By: Russell Kolins, BSSM, ICACP and Stephan Hollowell, CPP

In response to the much-publicized arrest of a Utah emergency room nurse who appears to have been following the protocols of her employer, the Kolins Security Group is appalled by the actions of the Salt Lake City Detective who appears to have illegally arrested her when she refused to take blood from an unconscious accident victim–one who was not under arrest at the time of the request.

Information now states that the detective was given instructions to arrest the nurse by his supervisor. This, on the face of it, would be difficult to believe, as the University of Utah Hospital and the Salt Lake City Police Department had agreed on the hospital’s protocols over a year ago. It is the actions or, rather, the inactions, of the University of Utah Hospital’s security department that should also be questioned. It appears that they did nothing to deescalate the situation in any way. It is unclear if a security manager or security supervisor was present throughout this incident. It is the hospital security department’s responsibility to ensure the safety of its community, which consists of its patients, visitors and staff–especially the front-line clinical staff.

It is imperative that not only a hospital’s own policies and protocols are written down and communicated to its staff, but also any policies that affect outside agencies, especially those of law enforcement. Because law enforcement officers assist hospital security departments with violent visitors and patients every day throughout this country, any policies that affect the both law enforcement and hospital staff must be understood and agreed upon by both agencies.

The hospital security department is normally the liaison between the hospital administration and law enforcement and, in the unfortunate case of the University of Utah nurse, the security department should have acted to deescalate the situation. If the detective did not want to listen to the hospital’s security officers or supervisors, then best practices dictate that this incident should have been escalated to the Director of Security and Administrative Coordinator of the Hospital, who should have attended the Emergency Department and attempted to amicably resolve the situation before it spiraled out of control. It is in the best interest of all parties–law enforcement, hospital security and hospital administration–to work collaboratively to ensure that they avoid actions which can bring disgrace to the police and a feeling of betrayal in staff toward their own administration and security department.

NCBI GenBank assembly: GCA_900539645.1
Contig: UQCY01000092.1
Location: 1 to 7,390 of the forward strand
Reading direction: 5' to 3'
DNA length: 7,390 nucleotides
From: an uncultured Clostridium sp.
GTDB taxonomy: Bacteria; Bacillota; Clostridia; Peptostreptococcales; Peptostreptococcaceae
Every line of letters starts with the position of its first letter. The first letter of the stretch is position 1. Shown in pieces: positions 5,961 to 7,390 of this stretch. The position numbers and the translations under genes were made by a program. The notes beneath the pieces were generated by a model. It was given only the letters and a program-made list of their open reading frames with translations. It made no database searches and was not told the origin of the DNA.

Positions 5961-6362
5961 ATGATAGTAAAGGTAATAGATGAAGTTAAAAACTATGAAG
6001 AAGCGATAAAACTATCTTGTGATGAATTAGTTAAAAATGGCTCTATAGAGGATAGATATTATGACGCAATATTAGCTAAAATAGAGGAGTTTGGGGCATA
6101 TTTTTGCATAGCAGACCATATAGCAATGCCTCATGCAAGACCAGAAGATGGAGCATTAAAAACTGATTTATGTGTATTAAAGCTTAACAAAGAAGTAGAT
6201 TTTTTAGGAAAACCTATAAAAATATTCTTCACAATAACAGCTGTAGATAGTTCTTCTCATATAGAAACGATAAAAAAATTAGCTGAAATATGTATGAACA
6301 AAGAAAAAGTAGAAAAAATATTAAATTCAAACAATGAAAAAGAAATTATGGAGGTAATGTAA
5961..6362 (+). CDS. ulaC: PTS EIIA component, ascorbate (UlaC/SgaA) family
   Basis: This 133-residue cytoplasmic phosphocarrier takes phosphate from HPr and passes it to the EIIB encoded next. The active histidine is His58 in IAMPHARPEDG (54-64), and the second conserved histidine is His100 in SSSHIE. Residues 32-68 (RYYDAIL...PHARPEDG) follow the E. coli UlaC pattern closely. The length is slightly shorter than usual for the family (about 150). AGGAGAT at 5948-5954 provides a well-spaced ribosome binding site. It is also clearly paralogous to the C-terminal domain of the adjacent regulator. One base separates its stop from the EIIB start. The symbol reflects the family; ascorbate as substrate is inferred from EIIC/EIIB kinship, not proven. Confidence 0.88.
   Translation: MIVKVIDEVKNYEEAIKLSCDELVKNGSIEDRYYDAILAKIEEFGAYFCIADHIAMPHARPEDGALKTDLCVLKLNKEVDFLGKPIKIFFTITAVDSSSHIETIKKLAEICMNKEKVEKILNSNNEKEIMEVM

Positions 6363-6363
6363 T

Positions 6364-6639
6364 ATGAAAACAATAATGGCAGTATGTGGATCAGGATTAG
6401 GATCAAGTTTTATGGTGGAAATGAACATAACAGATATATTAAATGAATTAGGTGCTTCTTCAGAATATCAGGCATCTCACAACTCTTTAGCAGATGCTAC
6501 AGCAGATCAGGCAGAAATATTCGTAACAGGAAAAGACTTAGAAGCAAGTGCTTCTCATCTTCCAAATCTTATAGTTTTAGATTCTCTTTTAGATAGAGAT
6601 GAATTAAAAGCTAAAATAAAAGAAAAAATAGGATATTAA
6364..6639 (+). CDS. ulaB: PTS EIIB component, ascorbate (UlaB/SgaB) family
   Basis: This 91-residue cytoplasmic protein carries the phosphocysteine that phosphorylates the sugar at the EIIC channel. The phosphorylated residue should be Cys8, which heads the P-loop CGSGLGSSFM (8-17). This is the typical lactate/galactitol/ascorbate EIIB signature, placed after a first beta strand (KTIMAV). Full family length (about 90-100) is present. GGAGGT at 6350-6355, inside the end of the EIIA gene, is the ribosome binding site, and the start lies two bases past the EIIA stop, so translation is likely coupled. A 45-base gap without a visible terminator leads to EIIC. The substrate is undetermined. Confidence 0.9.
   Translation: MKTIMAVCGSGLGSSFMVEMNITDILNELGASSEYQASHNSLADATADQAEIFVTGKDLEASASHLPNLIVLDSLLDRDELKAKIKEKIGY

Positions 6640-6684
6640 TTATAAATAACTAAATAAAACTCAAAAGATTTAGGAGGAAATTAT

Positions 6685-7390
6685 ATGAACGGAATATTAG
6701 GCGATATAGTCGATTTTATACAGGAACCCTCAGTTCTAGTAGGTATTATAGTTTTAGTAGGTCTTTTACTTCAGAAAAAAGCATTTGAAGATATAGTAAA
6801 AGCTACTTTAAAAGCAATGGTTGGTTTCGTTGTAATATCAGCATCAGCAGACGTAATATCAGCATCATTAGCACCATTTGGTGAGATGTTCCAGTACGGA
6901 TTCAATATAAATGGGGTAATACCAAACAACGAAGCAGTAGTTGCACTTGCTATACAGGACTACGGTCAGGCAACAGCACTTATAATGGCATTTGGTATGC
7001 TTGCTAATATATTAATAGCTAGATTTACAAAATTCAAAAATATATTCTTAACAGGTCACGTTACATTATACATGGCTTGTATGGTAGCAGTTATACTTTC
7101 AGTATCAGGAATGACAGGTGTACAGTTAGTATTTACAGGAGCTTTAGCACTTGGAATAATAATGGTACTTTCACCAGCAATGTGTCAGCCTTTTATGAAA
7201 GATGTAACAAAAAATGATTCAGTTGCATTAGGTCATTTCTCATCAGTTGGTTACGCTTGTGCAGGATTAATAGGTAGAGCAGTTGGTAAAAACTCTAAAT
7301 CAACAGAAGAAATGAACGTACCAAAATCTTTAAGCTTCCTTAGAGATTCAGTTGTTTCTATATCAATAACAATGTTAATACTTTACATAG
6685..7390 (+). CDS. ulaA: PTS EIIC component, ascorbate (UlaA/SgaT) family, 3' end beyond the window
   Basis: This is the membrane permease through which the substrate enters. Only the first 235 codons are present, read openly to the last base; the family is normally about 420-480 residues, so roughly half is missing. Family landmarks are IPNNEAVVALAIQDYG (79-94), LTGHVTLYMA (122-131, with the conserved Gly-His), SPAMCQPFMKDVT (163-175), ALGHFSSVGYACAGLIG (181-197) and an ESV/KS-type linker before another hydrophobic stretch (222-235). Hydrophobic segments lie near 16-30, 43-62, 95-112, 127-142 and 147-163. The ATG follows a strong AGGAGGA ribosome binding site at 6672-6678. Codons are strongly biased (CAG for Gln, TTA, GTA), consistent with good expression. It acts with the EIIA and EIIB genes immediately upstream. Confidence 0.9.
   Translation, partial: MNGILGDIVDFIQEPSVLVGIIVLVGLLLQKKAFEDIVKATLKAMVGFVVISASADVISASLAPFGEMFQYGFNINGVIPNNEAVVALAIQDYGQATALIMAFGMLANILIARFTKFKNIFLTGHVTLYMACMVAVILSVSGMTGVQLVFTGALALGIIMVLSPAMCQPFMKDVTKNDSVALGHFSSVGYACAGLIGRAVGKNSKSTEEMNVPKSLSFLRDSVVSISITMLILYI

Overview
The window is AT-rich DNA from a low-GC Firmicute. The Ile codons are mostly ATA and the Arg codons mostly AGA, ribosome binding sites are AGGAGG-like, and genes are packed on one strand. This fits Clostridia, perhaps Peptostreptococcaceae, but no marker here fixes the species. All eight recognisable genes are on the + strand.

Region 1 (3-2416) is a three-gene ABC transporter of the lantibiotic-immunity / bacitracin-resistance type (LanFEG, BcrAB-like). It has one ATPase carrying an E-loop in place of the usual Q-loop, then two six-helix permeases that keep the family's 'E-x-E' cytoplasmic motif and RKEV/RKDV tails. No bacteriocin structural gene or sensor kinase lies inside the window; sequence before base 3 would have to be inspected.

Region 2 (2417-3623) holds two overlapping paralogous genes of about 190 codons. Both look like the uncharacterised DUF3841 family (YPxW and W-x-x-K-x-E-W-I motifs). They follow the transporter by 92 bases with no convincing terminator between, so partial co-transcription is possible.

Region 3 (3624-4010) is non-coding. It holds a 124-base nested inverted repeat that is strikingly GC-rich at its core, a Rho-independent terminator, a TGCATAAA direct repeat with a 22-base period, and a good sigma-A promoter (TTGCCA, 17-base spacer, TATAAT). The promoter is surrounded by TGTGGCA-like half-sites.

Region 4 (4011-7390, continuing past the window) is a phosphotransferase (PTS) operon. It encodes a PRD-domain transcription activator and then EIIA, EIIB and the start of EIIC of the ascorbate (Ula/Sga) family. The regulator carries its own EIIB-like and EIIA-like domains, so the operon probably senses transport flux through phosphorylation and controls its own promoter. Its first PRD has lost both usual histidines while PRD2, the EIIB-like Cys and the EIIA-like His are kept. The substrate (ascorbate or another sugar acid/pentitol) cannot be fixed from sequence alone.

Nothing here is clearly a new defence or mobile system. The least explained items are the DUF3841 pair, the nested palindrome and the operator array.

Further, each individual healthcare facility must establish its own hospital policies and procedures that relate to potential law enforcement issues. The facility’s legal department should provide the chiefs of all surrounding local, county, state and federal law enforcement agencies with its written policies and procedures. These agencies should then be given a reasonable window of time either to object or agree with these policies and procedures. Once there is an agreement, all agencies must sign the agreement collectively and the original document must be kept on file at the healthcare facility.

Once the policies and procedures agreement has been signed, it is imperative that the respective agencies and healthcare facility provide immediate training to all LEOs and healthcare staff to establish that they know the rules. If they don’t know the rules, security and healthcare staff won’t know how or what to enforce. The University of Utah Hospital nurse, according to video, conducted herself in a highly professional and responsible manner; she did everything the right way. In the event there is a future similar situation, a copy of the “Signed Agreement” should be kept nearby so that the nurse could provide a copy to any LEO who is oblivious to the rules or who turns rogue.

Policies and procedures are subject to change, in which case any changes must be communicated in a timely manner to law enforcement agencies, just as with the initial agreement. A good example of an issue that required a change was the relatively recent implementation of BWCs, (body worn cameras) by LEOs. The activity of medical and hospital staff, patients, and visitors; white boards with names and medical information; medical records and other private information was being recorded on body cameras, causing this information to become part of a police investigation record. HIPPA Laws were seriously breached by the same people who had sworn to enforce the law. Once becoming aware, the healthcare industry immediately went into repair mode by modifying existing agreements between the healthcare facilities and law enforcement agencies to cover the use of body cameras.

Kolins Security Group is prepared to provide expert consultants to review and recommend policies and procedures, as well as to provide expert services in litigation matters. Our professional experts are experienced in their respective disciplines of safety, security and law enforcement and undergo continuing education and training in order to provide the most cogent and current advice to our clients.